Recently during my holiday I paid a short visit to Dartmoor – a large, sparsely populated area in Devon which in some places is nearly untouched by human hands. Besides a few villages, scattered houses, some prehistorical stone circles and stone rows, the only sign of human presence in the region that stands out is Dartmoor prison, a 19th century prison that is still operational today. It’s not a coincidence that it was built here: the builders were inspired by the landscape, albeit in a negative sense. In those days wilderness was still considered the complete opposite to civilisation, an ideal place to lock up some prisoners. This negative idea about wilderness has also inspired authorities to ship off criminals to other ‘wild places’ like Australia – as far away from civilisation as possible.
It’s a fact that Western society has been able to expand across the planet because it focused intensely on taming the wilderness and believed that the creation of a civilised world required ongoing cultivation of the land and urbanisation. Through the centuries we have proved to be quite good at this business of taming, and consequently, of diminishing the value of the surrounding, living land to a pleasant background decor to our human society, a decor divided by borders. And in the process many animals and plants were reduced to mere producers of our food. As is well-known – but worth repeating here – this approach has also led to the decimation of the people living in the ‘wild places’, the indigenous populations.
Wisdom of the web
We know now that these indigenous people valued the wilderness very differently from the European colonists, representing the common Western view. Native American Chief Seattle warned the ‘white men’ in his famous speech in 1851 that ‘Man did not weave the web of life, he is merely a strand in it. Whatever he does to the web, he does to himself.’ As Native Americans naturally considered themselves part of the living land, in their view it could never be turned into an object of possession. Apparently they, and indigenous people all over the planet, did not need any scientific evidence to arrive at these kinds of insights. Not all ‘white men’ were insensitive to the Native American view of the wilderness – as evidenced by Thoreau’s Walden which was published in 1854 –, but its message only reached a wider audience from the 1960s onwards.
Although indigenous people arrived at their insights without any scientific evidence, with regard to dealing with climate change we prefer to keep consulting scientists, as we generally believe they are the experts in this field. They usually quantify data and put it in illustrative charts for us, like in the recent report published in the Lancet. In this article the researchers have predicted how many people will die due to climate change in the years to come. With this prediction they indirectly say to us: ‘Trust science, we are still in full control.’ But do we sincerely believe that the results of scientific research – rational knowledge – can put a stop to our wasteful behaviour? There is, for instance, as yet no decrease in the number and length of the traffic jams on our roads.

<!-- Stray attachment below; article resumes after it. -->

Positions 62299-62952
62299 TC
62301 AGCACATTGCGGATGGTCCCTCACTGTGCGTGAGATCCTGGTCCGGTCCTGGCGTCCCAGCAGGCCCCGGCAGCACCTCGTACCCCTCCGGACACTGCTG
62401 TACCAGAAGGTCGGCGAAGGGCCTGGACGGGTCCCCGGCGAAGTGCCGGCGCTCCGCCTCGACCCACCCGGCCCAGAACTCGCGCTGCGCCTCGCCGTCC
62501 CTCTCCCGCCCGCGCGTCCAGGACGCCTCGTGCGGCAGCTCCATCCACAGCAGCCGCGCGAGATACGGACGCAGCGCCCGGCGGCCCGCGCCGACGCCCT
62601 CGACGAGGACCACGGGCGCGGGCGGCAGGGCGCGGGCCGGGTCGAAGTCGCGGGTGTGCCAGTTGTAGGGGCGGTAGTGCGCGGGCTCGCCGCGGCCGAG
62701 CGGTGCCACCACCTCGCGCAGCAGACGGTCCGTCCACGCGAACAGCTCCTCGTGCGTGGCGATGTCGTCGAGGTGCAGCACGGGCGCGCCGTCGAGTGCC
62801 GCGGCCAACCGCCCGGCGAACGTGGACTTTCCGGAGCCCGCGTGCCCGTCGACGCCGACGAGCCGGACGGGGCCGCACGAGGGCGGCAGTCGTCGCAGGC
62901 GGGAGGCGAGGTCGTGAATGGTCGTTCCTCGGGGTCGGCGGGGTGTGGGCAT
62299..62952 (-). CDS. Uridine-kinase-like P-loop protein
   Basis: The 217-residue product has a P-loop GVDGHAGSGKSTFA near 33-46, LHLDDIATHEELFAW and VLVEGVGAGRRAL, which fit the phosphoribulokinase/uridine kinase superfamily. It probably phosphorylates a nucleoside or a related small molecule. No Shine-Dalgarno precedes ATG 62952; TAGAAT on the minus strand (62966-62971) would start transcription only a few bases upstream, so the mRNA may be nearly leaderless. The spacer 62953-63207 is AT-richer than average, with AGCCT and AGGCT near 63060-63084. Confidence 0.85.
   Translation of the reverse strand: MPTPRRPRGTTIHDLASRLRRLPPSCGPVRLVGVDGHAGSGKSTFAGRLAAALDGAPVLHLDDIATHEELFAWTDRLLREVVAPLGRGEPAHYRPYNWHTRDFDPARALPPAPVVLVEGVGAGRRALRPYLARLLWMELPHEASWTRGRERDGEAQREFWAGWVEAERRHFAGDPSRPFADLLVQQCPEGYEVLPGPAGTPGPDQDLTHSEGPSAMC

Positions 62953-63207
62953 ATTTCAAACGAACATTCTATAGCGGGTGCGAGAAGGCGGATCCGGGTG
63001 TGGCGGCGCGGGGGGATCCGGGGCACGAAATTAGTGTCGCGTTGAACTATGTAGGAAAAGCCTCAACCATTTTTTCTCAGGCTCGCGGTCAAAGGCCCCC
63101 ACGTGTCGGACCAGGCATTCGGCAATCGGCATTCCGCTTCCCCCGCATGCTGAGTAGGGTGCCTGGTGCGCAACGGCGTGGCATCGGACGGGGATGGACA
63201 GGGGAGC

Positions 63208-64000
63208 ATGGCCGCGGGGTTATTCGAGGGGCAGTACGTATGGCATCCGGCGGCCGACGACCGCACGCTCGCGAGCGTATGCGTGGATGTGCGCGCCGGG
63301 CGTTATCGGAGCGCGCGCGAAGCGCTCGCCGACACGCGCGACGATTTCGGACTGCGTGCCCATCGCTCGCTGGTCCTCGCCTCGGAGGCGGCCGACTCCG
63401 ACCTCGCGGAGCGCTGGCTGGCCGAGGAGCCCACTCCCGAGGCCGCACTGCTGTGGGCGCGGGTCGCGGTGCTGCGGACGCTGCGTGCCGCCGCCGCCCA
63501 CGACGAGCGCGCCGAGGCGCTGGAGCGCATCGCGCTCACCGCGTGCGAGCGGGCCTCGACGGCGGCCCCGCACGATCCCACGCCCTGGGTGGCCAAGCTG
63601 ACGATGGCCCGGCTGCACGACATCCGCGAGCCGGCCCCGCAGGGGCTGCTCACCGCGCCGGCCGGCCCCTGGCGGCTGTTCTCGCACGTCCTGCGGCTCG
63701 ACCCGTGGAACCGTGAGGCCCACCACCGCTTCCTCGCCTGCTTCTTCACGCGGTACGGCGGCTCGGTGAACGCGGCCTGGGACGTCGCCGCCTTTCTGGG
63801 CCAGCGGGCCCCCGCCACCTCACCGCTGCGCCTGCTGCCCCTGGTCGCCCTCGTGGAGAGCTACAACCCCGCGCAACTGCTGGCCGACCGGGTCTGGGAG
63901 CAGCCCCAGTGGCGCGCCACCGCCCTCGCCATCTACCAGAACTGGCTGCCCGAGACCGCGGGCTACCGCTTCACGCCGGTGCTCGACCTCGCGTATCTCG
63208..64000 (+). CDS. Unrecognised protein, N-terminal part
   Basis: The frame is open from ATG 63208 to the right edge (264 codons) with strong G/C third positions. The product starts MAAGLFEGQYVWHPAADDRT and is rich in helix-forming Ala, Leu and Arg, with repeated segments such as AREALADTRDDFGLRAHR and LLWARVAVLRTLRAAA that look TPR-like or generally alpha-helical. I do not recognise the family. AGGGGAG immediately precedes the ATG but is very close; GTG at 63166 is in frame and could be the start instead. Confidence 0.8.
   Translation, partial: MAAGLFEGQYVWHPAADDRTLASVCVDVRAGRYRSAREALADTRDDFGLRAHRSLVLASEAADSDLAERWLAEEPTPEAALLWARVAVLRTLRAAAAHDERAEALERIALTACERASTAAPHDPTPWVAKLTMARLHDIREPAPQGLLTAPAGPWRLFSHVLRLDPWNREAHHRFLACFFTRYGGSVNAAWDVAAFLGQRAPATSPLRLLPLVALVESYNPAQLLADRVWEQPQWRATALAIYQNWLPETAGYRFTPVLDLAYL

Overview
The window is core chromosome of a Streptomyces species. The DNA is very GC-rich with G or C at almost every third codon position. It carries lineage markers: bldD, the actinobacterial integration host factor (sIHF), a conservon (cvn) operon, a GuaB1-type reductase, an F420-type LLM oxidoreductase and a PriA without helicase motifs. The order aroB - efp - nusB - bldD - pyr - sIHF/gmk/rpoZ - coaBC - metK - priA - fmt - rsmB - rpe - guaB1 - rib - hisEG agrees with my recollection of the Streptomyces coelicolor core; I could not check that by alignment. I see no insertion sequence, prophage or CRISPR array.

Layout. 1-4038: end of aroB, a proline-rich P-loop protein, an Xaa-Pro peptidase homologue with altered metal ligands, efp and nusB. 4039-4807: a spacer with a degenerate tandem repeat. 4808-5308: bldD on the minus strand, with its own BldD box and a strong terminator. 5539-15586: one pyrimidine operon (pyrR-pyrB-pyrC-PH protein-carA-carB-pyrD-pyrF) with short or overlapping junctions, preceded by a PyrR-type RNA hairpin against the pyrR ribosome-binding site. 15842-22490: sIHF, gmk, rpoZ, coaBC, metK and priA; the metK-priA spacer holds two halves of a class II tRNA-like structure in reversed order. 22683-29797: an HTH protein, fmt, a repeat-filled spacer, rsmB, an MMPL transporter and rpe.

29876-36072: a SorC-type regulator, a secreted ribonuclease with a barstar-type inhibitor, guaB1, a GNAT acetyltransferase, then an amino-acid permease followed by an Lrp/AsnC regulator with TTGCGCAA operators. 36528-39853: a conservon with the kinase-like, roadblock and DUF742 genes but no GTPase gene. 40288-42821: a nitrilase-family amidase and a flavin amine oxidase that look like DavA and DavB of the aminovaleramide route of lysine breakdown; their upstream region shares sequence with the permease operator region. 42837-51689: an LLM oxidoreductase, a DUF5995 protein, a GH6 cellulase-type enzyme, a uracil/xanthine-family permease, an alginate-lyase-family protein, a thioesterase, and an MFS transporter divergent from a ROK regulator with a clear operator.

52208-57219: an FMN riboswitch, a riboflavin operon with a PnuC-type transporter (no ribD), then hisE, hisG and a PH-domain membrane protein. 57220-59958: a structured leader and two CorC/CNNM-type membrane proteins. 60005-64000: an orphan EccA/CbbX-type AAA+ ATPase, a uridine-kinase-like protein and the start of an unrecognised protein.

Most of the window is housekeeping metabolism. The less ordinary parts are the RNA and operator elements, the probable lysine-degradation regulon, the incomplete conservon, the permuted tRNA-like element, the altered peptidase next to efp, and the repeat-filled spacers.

The growing appreciation of the wilderness
Today more writers than ever, with very different backgrounds, have become aware that we urgently need to reacquaint ourselves with the remaining indigenous people in the peripheries of the Western world and learn from the way they value wilderness for its own sake. Consult, for instance:
- Thomas Berry, who famously said that ‘the universe is not a collection of objects, but a communion of subjects’.
- Or Jay Griffiths, who lived for longer periods among remaining indigenous people in different places. In her book Wild she wrote about their lives and about their intimate relationship with the wilderness on which they depended.
- Or the Irish philosopher and ‘modern mystic’ John Moriarty, who chose to live in a remote area in the west of Ireland, an area where – in his words – he did not see human intention and purpose; where he could think and dream with the mountains instead of thinking about them.
- Or Arita Baaijens, the Dutch biologist and explorer who travelled for many years through African deserts and more recently through the Altaj mountain range. Her long search for ‘paradise’ was eventually rewarded when her experience of the power of the sacred landscape transformed her outlook completely. In 2017 she started a project to integrate her newly gained insights into a Dutch context.
The legal contribution
There are also important legal contributions arising from this context of the growing appreciation of the wilderness. In this respect Cormac Cullinan should be mentioned, who has been struggling for many years to get the Rights of Mother Earth recognised globally. Another famous ‘earth lawyer’ is Polly Higgins who has dedicated her career to campaigning for the recognition of ecocide as a major crime and to get it eradicated. Higgins believes that if we do not change our wasteful behaviour soon, countries will start global wars over scarce resources. In her view eradicating ecocide is an absolute necessity if we want to maintain peace on a planetary scale, and law can make an important contribution to this.
A borderless territory
But to succeed it is not sufficient to limit ourselves to reading books (or watching episodes of Planet Earth!). We also need to regularly experience the wilderness, to trigger some feeling in us that we are part of a larger, untamed world – a mere strand in the web. It can make us realise that dividing lines and borders are all human made, fictional, just like possessing pieces of land. As Alfred Korzybsky said: ‘The map is not the territory’. The real country we inhabit is a borderless territory. This realisation can help us to deal better with some of our current problems, including crime and climate change.